Main content

Why is music getting weirder?

In 2017 music journalist John Doran was running out of time to give a new music column – for online culture magazine The Quietus – a title.

John went with "New Weird Britain", but little did he know the musical movement he presumed he had just invented was actually already a thing.

Here, John reveals the radical music he found being made in the margins of Britain…

Natalie Sharp of Lone Taxidermist (credit: Jampondphotography)

What is it?

I was seeing musicians who were completely disentangled from the mainstream music industry, liberated – not crushed – by its collapse. They were making unclassifiable music, putting on unrepeatable cross-disciplinary shows in non-standard venues, mixing music with film, contemporary dance, outlandish costume and performance art.

Their show featured eight foot tall, anatomically correct vaginas spraying whipped cream over the audience.

The emphasis was on the live event because it didn’t allow for commodification and encouraged direct participation by the audience. Excitingly it tended to be female led and existed outside of not only the traditional rock circuit but outside of the normal arts circuit as well – not to mention way outside the usual hip metropolitan city centres.

It was exciting. Like watching a magic eye picture suddenly come into focus after hours of staring at it. The kind of acts that were once othered – often by being termed ‘outsider’ – were now becoming so prevalent that they could no longer be treated as anomalies.

Suddenly, I was watching some of the most exciting live events I’d ever witnessed or been part of. UKAEA, a techno act, as much influenced by pre-Christian animist ceremonies as they were by Gabba, hardcore and Indonesian gamelan, carrying out occult rituals; Lone Taxidermist’s demented Trifle show, featuring home made latex costumes of weird custard aliens and eight foot tall, anatomically correct vaginas spraying whipped cream over the audience; Hawthonn, a pair of Marxist magicians in Leeds creating psychedelic sonic realms about the uncanny Yorkshire countryside.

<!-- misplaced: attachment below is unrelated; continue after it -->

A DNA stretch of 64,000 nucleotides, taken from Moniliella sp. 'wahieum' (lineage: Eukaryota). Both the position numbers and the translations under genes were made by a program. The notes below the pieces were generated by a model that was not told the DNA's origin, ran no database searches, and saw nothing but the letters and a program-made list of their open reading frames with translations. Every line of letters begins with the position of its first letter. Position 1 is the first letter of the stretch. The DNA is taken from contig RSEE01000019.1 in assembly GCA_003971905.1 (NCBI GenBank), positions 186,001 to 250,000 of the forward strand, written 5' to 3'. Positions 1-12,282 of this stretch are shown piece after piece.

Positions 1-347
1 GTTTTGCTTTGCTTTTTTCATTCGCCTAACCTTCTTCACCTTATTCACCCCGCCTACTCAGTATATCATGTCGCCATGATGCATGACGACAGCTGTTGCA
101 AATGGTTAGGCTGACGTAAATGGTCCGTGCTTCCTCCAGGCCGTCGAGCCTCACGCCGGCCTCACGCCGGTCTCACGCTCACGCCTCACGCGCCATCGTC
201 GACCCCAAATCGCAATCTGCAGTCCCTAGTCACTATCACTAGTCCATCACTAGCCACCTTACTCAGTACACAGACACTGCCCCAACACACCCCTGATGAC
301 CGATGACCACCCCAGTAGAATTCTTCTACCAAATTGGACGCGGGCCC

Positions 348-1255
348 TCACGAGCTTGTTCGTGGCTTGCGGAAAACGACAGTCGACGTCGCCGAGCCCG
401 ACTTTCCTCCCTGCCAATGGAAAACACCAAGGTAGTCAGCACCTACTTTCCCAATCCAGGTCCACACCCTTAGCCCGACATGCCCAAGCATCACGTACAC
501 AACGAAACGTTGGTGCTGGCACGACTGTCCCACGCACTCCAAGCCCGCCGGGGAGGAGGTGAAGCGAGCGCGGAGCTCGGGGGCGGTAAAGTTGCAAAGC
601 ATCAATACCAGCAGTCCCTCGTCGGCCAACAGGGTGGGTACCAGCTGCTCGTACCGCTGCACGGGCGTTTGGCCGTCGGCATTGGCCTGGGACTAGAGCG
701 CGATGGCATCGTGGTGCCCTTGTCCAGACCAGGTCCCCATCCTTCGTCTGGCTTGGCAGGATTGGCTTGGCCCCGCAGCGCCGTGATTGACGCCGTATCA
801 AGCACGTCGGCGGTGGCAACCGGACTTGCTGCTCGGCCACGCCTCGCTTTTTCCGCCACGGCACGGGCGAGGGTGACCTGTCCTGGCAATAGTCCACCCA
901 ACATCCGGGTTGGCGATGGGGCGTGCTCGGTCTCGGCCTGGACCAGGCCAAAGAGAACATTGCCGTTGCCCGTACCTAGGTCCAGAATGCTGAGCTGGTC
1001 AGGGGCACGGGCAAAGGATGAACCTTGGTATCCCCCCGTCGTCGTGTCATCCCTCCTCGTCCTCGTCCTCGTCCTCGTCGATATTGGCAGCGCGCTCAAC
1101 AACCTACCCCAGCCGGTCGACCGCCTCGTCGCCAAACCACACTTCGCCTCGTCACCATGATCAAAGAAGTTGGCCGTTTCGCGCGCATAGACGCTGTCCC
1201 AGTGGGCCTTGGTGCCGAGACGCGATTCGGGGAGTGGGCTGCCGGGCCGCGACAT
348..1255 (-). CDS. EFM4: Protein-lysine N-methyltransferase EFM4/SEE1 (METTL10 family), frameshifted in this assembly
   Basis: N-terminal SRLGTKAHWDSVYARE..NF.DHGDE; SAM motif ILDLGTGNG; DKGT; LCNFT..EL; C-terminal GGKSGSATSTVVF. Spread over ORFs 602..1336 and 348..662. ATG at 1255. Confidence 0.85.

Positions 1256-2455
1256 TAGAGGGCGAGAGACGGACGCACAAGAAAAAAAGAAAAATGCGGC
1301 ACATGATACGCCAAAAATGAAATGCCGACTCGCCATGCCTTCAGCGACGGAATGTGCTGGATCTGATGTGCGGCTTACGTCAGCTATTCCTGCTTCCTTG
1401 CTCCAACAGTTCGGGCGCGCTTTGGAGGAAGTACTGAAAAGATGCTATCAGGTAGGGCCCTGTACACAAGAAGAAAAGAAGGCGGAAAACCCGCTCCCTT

Why is it happening?

New Weird Britain is just a small symptom of a much wider shift in consciousness that is starting to happen.

When describing nightmarish dystopias of the future, George Orwell’s 1984 (published in 1949) contained the idea of the “versificator” and Yevgeney Zamyatin’s We (published in 1920) described the idea of “musicometers” – both computer programmes which churn out insipid formulaic music to all citizens. But this is a hellscape that has already partially arrived. AI software which can produce pop songs, symphonies and ambient music already exists, and the rigid algorithms that control gigantic music streaming services mean that only songs written to a specific formula prosper. This is helping to create a densely populated ultra-conservative mainstream where everything – no matter how new – sounds hauntingly familiar… an echo of something we’ve already heard.

And what better way to reject the ‘machinification’ of modern culture by producing art that is resistant to traditional release or streaming and even near impossible to describe?

John Doran experiences Lone Taxidermy

The music writer sees some very weird live music (Image credit: Jampondphotography)

Protest music

Many writers have been caught posing the slightly daft question: where has all the protest music gone? The question ignores the fact that times have moved on from 1968 and the protest song is much more likely to appear in the form of a grime track than some folk ballad delivered by an earnest beardie with an acoustic guitar. But the question itself is fundamentally flawed.

Natalie Sharp of Lone Taxidermist (Credit: Al Overdrive)

The idea that violently changing times cause protest music is not always true – which is not to say that they have no effect on culture at all. Musicians are not always so obvious. The distress caused by a rapidly changing society is often mirrored in music’s form rather than its content or message.

Getting weirder

And these new times we live in are very weird and they are only getting weirder. The way we perceive reality itself – via conflicting news sources and digital platforms specifically tailored to reflect our own beliefs – has uncovered a huge gulf between how we see things and how others see them.

And when the fabric of reality itself begins to break down, why should we expect culture to maintain its integrity or conformity?

The artists of New Weird Britain are opting out of a mainstream which cannot understand them and a streaming culture that cannot provide for them, choosing instead to embrace the immediate, uncommodifiable live moment and an artistic practice that addresses their entire lives. They are creating absolutely stunning art and in the process they are even imagining a better future.

More music from Radio 4